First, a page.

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If you are concerned that your child is using e-cigarettes - also known as vaping - or you need more advice on how to approach the subject with your kids, be sure to talk to your child’s health care provider.
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E-cigarettes: What parents should know

You might have heard the good news: conventional cigarette smoking among teens declined from 2011 to 2014.

Unfortunately, e-cigarette use – or “vaping” - among middle and high school students rose during that same period and surpassed teen use of all other tobacco products.

Now the federal Food and Drug Administration (FDA) wants to regulate these potentially addictive cigarettes.

The latest statistics

According to the 2014 National Youth Tobacco Survey, from 2013 to 2014 alone, e-cigarette use:

  • Increased from 4.5 percent to 13.4 percent among high school students, rising from 660,000 to 2 million teens.
  • Rose from 1.1 percent to 3.9 percent among middle school students, increasing from 120,000 to 450,000 students.

Nicotine is still a concern

E-cigarettes are battery-powered devices that vaporize a solution containing nicotine that is inhaled. Hence the term, “vaping.”

Experts believe that e-cigarettes appeal to teens partly because they have been marketed as being safer than regular cigarettes. They also come in a variety of kid-appealing flavors such as cotton candy, bubble gum, chocolate, peppermint and peanut butter cup.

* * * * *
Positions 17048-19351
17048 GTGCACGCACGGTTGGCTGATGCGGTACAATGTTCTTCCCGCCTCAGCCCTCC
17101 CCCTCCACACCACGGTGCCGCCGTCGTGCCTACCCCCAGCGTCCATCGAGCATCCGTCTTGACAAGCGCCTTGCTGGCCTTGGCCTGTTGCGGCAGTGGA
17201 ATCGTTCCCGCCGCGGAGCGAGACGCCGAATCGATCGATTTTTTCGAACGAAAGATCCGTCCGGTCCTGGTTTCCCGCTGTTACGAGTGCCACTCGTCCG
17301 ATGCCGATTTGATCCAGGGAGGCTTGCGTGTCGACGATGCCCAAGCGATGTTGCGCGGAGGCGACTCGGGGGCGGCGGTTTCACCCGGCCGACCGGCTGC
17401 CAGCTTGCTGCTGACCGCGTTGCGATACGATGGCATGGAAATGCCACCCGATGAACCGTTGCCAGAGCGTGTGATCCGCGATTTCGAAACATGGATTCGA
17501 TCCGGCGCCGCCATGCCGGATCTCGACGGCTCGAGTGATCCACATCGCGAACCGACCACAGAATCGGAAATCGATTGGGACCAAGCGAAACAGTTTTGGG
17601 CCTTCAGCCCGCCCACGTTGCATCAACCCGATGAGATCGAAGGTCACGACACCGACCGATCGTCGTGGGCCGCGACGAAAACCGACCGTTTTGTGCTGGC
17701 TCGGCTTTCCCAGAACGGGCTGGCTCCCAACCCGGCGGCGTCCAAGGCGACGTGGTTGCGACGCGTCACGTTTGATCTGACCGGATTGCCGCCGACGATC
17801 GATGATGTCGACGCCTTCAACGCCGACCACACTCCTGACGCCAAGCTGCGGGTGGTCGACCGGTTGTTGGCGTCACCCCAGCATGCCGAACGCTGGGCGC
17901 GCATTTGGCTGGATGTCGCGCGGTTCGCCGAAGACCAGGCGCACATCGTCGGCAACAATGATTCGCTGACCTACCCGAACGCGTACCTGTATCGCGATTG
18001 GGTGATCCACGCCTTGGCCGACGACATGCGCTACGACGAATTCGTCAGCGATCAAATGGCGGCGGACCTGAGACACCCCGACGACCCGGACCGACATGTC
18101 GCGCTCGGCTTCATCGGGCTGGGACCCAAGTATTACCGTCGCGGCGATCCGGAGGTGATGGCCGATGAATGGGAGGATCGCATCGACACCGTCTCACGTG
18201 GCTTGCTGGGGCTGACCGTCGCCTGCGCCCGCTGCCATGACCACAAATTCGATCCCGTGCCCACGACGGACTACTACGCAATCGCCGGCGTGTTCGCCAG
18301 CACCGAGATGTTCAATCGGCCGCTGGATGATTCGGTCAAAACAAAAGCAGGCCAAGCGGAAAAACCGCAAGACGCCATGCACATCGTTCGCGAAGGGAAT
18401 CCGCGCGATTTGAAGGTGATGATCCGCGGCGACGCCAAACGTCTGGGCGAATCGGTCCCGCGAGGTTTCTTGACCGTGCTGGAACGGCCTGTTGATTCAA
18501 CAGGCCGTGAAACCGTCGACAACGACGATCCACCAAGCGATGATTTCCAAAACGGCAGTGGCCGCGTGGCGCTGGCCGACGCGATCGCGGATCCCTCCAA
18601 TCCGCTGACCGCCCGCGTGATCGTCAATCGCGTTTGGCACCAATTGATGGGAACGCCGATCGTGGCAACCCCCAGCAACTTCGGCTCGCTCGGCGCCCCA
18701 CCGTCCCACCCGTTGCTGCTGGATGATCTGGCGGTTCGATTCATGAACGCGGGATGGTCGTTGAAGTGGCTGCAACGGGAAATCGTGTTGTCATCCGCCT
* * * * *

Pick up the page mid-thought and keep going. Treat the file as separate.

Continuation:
There hasn’t been a lot of definitive research on e-cigarettes, so there are many unanswered questions about them. But government health officials and the American Academy of Pediatrics are against vaping for several reasons, including:

  • Nicotine is highly addictive and can affect the developing adolescent brain.
  • E-cigarettes contain chemicals other than nicotine, but because they aren’t regulated by the federal government, there’s little information on what those additives are and whether they are harmful.
  • There is concern that vaping may lead to conventional smoking.

The FDA is finalizing a rule that would give it regulatory authority over e-cigarettes. Such power would allow the FDA to impose age restrictions on buying e-cigarettes, and require health warnings and the disclosure of all ingredients.

What parents can do

Here are some tips for parents who want to keep their children from smoking e-cigarettes, or persuade them to stop:

  • Start talking to your children about smoking when they are 5 or 6 years old and continue the conversation through high school.
  • Tell your children directly that you don’t want them to smoke and explain the dangers.
  • Set a good example by not smoking. Parents who smoke are more likely to have children who smoke.
  • If your teen smokes, try to avoid threats and ultimatums. Find out why he or she is smoking and talk about ways to quit.

If you are concerned that your child is using e-cigarettes or you need more advice on how to approach the subject with your kids, be sure to talk to your child’s health care provider.

If you are concerned that your child is using e-cigarettes - also known as vaping - or you need more advice on how to approach the subject with your kids, be sure to talk to your child’s health care provider.

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